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Synopsis

Currently, it is common practice among the child psychiatric establishment to prescribe powerful and potentially addictive drugs to children who have emotional or behavioural problems. Pathological Child Psychiatry and the Medicalization of Childhood is a strong challenge to this way of thinking.
Sami Timimi uses a wide variety of sources that shape our understanding including his personal experiences to highlight the role of culture, beliefs, science, social hierarchy and power, in shaping our understanding of childhood problems and how to deal with them. He urges professionals who work with children to question their assumptions in a manner that will enable them to access a greater variety of potentially helpful therapeutic frameworks.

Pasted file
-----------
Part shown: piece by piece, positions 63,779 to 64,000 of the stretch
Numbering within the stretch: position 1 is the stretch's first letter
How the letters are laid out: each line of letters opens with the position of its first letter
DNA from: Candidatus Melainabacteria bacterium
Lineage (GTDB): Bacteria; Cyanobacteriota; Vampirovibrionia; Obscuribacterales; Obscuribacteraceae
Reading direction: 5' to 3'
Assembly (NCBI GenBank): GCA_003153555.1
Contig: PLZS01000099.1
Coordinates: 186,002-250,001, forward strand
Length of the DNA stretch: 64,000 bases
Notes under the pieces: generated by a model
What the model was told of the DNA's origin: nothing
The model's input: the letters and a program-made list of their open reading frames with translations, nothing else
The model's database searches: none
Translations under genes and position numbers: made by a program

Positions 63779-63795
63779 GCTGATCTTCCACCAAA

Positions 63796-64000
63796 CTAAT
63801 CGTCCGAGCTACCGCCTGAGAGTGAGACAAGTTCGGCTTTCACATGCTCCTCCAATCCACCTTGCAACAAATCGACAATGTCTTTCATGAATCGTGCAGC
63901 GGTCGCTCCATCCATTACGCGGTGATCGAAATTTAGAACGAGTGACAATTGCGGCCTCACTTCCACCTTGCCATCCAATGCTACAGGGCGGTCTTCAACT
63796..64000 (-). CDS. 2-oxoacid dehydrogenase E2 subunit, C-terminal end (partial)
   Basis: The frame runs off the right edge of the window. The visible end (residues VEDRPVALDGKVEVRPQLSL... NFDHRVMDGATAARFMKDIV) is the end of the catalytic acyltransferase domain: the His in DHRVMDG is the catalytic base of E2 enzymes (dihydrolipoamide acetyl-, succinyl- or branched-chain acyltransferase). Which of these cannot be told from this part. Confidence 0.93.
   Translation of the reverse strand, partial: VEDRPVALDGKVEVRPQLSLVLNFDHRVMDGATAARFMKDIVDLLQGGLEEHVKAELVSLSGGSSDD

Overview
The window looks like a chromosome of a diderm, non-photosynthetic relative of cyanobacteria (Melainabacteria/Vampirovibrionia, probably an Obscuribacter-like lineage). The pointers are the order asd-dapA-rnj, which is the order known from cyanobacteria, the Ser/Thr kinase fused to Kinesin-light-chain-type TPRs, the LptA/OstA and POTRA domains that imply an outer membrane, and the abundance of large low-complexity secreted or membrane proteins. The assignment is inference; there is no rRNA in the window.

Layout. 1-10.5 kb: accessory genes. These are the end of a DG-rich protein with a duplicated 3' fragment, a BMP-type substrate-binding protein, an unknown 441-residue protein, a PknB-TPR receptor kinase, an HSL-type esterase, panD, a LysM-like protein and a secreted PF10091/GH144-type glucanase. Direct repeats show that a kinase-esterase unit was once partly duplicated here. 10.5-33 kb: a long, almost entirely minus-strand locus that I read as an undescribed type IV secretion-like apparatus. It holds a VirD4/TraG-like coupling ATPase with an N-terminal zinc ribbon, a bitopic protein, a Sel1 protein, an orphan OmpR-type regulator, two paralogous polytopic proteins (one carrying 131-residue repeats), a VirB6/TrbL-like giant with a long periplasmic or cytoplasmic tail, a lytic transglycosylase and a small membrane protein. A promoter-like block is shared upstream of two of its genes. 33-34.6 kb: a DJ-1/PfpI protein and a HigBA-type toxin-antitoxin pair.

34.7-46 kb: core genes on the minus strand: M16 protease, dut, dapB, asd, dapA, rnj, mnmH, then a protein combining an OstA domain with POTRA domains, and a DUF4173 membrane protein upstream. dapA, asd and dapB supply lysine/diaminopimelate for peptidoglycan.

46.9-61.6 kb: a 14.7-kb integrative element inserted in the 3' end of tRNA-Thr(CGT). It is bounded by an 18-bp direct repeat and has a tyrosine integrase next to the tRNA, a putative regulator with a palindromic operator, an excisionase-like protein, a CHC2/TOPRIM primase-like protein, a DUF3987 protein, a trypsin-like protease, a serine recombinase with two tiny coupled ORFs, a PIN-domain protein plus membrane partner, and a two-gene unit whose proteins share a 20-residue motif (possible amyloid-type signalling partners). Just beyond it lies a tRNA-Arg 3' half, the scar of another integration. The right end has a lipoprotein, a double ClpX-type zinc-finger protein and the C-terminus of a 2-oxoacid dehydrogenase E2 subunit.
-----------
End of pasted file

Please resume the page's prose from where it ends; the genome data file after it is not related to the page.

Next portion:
Since the 1960s, psychiatry has had to learn to accommodate critical analysis of its beliefs and methods. The legitimacy of its core assumptions continues to be questioned. Now child psychiatry too must engage with such a debate, if it wishes to develop into a genuinely democratic and inclusive profession. Pathological Child Psychiatry and the Medicalization of Childhood will be of great interest to professionals and trainees in psychiatry and child psychiatry, social work, family therapy and other psychotherapies for children and adolescents.

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